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Total Articles: 10

SCOTUS Rules Equitable Tolling Does Not Save Successive Class Action Lawsuits

On June 11, 2018, the Supreme Court of the United States issued a landmark decision in China Agritech, Inc. v. Resh, addressing a split in the federal circuit courts of appeal, arising from differing applications of the equitable tolling rules articulated in two prior Supreme Court decisions, American Pipe & Construction Co. v. Utah (1974) and Crown, Cork & Seal Co. v. Parker (1983). In China Agritech, the Court examined whether, following denial of class certification in a putative class action, a would-be class member may commence a new class action beyond the time allowed by the applicable statute of limitations, “in lieu of promptly joining an existing suit,” as permitted in American Pipe, or filing an individual action, as permitted under Crown, Cork. The Court answered in the negative: equitable tolling does not apply to save subsequent class actions from the applicable statute of limitations.

Class Action Stacking Is Not Permitted, U.S. Supreme Court Rules

Once class action certification has been denied, a putative class member may not start a new class action beyond the applicable statute of limitations, the U.S. Supreme Court has ruled, 9-0, in an opinion by Justice Ruth Bader Ginsburg. China Agritech, Inc. v. Resh, No. 17-432 (June 11, 2018). Justice Sonia Sotomayor filed an opinion concurring in the judgment.

The Supreme Court Will Rule on Data Breach Class Arbitration Suit

The U.S. Supreme Court recently granted a petition for review of a data breach lawsuit addressing the issue of whether parties can pursue a class arbitration when the language in the arbitration agreement does not explicitly allow for such, Lamps Plus, Inc. v. Varela , No. 17-988, certiorari granted April 30, 2018. The Court will have the opportunity to clarify its 2010 decision in Stolt-Nielsen v. AnimalFeeds International Corp., 559 U.S. 662 (2010) in which the Court ruled that parties cannot be forced into class arbitration, “unless there is contractual basis for concluding [they] agreed to do so”.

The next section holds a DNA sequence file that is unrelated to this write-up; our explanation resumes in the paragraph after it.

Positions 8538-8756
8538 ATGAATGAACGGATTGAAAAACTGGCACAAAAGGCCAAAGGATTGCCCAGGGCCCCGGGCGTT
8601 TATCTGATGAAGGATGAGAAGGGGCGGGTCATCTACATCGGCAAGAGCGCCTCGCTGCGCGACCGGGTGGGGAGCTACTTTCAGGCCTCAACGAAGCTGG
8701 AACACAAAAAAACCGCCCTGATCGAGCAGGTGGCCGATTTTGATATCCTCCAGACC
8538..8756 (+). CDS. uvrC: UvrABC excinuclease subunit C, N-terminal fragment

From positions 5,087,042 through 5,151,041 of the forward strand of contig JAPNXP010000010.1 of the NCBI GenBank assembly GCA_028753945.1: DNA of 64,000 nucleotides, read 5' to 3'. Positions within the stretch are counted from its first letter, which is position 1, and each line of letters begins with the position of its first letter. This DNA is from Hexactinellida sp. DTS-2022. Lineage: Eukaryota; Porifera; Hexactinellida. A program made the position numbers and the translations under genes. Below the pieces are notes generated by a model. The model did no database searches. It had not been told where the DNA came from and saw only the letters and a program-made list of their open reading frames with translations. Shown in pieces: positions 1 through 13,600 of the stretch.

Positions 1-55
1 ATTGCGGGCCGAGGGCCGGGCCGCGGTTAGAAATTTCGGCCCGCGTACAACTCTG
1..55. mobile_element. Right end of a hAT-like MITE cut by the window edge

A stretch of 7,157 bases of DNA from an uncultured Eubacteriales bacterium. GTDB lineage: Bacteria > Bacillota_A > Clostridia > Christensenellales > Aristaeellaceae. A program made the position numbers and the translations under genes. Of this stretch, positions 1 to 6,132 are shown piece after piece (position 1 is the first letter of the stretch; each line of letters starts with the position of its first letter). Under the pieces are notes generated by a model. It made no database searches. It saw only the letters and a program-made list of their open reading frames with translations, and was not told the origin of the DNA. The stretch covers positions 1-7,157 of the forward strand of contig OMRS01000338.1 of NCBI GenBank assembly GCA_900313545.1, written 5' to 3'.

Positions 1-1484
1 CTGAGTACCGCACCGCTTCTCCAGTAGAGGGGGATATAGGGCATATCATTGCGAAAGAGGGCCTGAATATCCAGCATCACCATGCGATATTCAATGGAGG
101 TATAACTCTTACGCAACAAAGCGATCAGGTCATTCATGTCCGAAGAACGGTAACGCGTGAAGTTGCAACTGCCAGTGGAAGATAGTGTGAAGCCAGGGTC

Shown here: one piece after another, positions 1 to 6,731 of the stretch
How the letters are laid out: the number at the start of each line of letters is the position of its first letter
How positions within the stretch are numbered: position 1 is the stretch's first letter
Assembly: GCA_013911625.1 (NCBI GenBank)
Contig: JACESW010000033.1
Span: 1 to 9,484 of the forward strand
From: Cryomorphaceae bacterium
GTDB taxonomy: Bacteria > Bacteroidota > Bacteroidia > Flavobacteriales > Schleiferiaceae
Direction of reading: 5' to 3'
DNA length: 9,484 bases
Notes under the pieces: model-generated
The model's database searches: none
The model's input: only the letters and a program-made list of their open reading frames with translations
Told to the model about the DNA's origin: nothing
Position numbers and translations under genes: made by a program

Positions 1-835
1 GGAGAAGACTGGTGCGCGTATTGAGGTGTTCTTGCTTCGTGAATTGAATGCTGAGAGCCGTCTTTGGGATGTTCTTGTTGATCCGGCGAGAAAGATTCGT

Supreme Court Upholds Class Action Waivers in Employment Arbitration Agreements

The U.S. Supreme Court issued a highly anticipated decision on May 21, 2018, ruling that class and collective action waivers in employment arbitration agreements are enforceable under the Federal Arbitration Act (FAA) and do not violate Section 7 of the National Labor Relations Act (NLRA). The 5-4 decision, written by Justice Neil Gorsuch in Epic Systems Corp. v. Lewis and two other cases consolidated with Epic Systems, allows employers to require workers to arbitrate legal claims on an individual basis, in effect prohibiting class or collective cases.

Is Silence Golden? Supreme Court to Rule on Silent Class Arbitration Waivers

The United States Supreme Court is taking another bite at the arbitration waiver apple. In addition to its landmark decision in Epic Systems Corp. v. Lewis, where the Supreme Court held that class and collective action waivers in employment arbitration agreements are enforceable under the Federal Arbitration Act, the Supreme Court has granted cert to review the Ninth Circuit’s decision in Varela v. Lamp Plus, Inc. and will decide whether workers can arbitrate on a class-wide basis where the agreement in question is silent on class arbitration.